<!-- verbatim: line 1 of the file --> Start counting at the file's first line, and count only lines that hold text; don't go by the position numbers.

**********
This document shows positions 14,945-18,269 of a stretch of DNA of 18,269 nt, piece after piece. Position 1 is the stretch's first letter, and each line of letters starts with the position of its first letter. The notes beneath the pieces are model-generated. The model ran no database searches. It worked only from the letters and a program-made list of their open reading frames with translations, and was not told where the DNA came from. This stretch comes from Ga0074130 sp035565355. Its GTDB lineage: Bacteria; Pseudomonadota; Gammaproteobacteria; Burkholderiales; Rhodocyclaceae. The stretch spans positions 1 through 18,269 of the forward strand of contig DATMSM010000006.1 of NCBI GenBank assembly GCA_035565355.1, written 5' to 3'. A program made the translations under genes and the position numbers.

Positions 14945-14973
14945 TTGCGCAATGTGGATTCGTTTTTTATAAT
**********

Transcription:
This document shows positions 14,945-18,269 of a stretch of DNA of 18,269 nt, piece after piece. Position 1 is the stretch's first letter, and each line of letters starts with the position of its first letter. The notes beneath the pieces are model-generated. The model ran no database searches. It worked only from the letters and a program-made list of their open reading frames with translations, and was not told where the DNA came from. This stretch comes from Ga0074130 sp035565355. Its GTDB lineage: Bacteria; Pseudomonadota; Gammaproteobacteria; Burkholderiales; Rhodocyclaceae. The stretch spans positions 1 through 18,269 of the forward strand of contig DATMSM010000006.1 of NCBI GenBank assembly GCA_035565355.1, written 5' to 3'. A program made the translations under genes and the position numbers.